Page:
Thursday, October 11, 2012

How government subsidies can lead to failure

It seems that a disproportionate number of start ups that receive grant money or loan guarantees from the federal government wind up going under. You've probably heard of Solyndra, Amonix and Ener1, to name a few. Is it corruption? Well, there may be a little of that, but fundamentally, premature financing can actually lead to business failure.

In the free market, when a start up is looking for financing, they have to go to investors and convince them that they'll make a good return. They have to demonstrate not just a good idea, but a marketing plan, a production plan, a distribution plan and perhaps most importantly, demand for the product. It takes a lot of work and sacrifice on the part of the start up. The business model is continually tweaked as they desperately try to create positive cash flow or at least demonstrate that positive cash flow is a high probability, over time.

When the government gets involved, it's usually for political reasons. They favor companies and industries that suit their agenda. There is a lot less scrutiny of the actual business plan and model for the individual company. Giving a company a big pile of working capital before they've ironed the bugs out of their business model can create a false sense of security and accomplishment. Executives may feel they can now pay themselves the six or seven figure salaries and bonuses they believe they've earned. The desperate search for efficiency is held at bay. They are now actually able to move forward with what may be bad ideas. This actually happened on a large scale, even in the private sector.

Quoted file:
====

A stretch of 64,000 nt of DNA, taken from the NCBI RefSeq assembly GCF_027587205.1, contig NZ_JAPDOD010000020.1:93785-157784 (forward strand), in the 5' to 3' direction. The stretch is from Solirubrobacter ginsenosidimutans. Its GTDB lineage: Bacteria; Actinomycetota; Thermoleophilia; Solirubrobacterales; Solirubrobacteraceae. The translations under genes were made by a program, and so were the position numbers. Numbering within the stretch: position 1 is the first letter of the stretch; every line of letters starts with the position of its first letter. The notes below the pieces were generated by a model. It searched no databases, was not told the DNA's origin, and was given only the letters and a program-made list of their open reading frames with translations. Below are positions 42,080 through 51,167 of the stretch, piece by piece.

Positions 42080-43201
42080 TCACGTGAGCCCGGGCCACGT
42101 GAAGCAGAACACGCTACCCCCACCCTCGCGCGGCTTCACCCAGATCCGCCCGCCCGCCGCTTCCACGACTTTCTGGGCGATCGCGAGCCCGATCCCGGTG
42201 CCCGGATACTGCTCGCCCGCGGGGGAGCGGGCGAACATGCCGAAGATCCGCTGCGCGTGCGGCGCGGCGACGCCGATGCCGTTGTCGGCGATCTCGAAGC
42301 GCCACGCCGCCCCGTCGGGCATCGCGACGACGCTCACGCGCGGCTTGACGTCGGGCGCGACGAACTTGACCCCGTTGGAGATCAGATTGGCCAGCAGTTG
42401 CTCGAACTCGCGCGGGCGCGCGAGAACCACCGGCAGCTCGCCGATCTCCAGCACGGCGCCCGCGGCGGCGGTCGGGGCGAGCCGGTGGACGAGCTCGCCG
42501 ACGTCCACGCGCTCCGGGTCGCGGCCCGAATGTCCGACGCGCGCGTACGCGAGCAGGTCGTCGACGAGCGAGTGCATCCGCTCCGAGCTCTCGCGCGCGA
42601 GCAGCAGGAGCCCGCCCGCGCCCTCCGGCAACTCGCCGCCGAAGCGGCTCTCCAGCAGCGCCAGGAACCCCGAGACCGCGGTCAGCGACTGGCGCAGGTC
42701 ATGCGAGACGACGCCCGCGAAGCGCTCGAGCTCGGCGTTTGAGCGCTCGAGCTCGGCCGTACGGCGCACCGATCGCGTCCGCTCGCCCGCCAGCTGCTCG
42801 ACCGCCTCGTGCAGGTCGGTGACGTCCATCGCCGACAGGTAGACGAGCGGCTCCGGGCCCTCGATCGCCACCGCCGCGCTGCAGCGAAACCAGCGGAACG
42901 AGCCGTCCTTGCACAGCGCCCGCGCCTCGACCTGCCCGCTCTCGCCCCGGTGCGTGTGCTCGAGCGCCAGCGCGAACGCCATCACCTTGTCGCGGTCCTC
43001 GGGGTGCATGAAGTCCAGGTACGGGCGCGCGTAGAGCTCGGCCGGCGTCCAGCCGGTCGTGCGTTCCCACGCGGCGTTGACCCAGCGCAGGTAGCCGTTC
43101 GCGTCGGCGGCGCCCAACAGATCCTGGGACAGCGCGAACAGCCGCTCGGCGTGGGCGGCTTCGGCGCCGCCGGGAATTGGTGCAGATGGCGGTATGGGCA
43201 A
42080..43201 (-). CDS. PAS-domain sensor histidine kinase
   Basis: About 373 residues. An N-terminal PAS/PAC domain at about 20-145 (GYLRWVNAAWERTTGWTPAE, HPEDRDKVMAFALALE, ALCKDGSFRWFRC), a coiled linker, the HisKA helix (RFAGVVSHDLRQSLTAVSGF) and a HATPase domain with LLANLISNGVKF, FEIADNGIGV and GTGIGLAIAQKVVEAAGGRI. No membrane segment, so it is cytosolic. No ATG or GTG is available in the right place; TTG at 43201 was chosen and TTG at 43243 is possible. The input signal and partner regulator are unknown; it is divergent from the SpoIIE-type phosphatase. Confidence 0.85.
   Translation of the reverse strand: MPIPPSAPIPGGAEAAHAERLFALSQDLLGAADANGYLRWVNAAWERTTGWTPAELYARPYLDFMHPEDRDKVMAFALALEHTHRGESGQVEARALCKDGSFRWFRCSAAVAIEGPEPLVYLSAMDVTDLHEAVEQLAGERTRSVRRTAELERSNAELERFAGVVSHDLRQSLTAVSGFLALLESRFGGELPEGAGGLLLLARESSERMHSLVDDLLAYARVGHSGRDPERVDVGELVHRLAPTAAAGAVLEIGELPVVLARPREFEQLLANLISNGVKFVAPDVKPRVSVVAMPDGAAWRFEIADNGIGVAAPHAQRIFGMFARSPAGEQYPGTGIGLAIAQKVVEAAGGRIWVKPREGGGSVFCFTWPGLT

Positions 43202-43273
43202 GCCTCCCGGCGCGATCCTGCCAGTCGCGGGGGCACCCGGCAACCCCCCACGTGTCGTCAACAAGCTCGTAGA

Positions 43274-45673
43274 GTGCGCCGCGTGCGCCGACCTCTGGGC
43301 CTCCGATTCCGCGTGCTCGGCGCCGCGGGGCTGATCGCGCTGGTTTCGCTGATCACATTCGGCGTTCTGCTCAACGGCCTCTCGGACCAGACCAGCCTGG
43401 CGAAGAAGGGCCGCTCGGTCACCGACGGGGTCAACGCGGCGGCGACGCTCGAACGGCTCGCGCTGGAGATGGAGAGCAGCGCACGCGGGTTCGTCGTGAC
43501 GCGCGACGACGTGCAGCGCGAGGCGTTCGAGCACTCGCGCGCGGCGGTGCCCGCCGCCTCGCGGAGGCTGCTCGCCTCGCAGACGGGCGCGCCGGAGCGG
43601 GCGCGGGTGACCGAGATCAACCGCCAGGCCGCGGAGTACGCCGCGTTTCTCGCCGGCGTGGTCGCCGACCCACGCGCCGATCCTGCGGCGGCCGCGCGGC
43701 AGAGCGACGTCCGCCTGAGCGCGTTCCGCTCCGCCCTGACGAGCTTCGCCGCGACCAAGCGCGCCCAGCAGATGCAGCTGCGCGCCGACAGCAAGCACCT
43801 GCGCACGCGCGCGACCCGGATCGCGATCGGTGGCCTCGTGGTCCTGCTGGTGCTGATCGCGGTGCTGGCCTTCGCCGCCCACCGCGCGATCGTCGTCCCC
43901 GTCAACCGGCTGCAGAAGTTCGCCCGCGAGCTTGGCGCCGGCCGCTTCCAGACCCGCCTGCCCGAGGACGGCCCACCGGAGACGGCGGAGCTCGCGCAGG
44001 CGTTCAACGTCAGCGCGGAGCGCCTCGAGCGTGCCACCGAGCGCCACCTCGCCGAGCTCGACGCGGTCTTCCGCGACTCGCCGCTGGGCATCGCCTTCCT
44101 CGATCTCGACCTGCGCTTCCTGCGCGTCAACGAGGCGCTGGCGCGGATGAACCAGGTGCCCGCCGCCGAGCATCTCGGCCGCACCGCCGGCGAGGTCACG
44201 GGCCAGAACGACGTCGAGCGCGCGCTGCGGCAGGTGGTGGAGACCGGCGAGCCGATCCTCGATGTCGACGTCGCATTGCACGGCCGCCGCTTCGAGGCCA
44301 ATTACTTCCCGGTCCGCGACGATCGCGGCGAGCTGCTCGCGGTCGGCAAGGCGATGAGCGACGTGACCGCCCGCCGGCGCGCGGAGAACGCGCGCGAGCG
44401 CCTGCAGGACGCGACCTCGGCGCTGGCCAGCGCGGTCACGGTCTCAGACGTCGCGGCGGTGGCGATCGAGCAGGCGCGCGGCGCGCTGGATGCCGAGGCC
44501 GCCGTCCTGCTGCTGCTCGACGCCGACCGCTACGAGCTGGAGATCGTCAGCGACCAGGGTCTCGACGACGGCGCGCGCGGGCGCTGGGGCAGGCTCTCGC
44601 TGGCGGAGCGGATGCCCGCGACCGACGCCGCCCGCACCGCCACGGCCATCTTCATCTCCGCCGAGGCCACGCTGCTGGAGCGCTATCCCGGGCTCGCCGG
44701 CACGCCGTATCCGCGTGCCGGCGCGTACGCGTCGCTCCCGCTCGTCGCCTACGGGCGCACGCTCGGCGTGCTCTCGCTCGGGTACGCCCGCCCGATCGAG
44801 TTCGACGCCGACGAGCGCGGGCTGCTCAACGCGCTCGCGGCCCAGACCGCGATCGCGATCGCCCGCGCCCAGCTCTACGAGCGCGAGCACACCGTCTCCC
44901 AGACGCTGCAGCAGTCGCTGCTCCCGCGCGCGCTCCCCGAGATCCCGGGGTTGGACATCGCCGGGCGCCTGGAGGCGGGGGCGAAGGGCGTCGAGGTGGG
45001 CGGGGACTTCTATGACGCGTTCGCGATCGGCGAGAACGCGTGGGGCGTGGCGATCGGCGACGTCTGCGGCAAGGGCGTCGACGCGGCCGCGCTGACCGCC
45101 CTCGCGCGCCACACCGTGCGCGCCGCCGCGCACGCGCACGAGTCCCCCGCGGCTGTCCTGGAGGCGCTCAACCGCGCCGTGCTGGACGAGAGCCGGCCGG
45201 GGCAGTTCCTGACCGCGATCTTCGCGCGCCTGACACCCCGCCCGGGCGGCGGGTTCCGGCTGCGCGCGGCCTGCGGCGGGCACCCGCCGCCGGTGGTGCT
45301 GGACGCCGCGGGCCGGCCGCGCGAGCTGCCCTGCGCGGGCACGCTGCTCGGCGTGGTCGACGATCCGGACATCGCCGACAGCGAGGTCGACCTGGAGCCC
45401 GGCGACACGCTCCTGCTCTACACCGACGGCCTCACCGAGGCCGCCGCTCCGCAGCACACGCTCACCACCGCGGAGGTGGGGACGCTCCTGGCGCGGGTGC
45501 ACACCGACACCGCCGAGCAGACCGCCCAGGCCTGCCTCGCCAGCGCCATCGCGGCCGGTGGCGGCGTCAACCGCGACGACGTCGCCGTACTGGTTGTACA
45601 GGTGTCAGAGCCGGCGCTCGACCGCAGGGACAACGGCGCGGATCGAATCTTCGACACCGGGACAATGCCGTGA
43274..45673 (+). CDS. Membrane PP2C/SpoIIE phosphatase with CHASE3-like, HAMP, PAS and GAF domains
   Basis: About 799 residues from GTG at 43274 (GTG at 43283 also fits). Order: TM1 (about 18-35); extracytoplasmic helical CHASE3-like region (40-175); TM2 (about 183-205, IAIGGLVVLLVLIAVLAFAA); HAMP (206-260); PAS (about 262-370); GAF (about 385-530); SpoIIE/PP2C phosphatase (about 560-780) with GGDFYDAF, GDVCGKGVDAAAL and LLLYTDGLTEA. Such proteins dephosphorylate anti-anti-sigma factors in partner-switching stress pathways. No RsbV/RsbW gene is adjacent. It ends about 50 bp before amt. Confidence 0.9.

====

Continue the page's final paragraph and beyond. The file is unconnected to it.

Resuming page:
During the advent of publicly traded companies doing business on the Internet, investors flocked to just about any stock with a .com at the end of it's company name. Executives gave themselves huge pay and bonuses, and in the end, most investors got fleeced. The marketplace has gotten a lot more cautious since. The government doesn't seem to have learned anything.

Government can play a role in advancing new technology. However, given that it's everyone's money, they should stay away from investing in individual companies and stick to funding research, the results of which should be available to everyone, since we've already paid for it.

The free marketplace is a harsh and objective judge, at its best. It evaluates every aspect of a business based on the individual decisions and judgments made by consumers and end-users. Sound investors don't trade on hopes and dreams and warm fuzzy feelings. They trade results and probabilities based on hard data, observation and experience.

Everyone wants to see advancement in new technology, especially new energy technology. But to be viable in the long term, it has to come from real demand, efficiency and competence. These are things that can only be tested in the arena that is the free market. Consumers will tell us what is worth pursuing. Picking out individuals and giving them an A before they've even taken the test does not make them smarter.

No comments: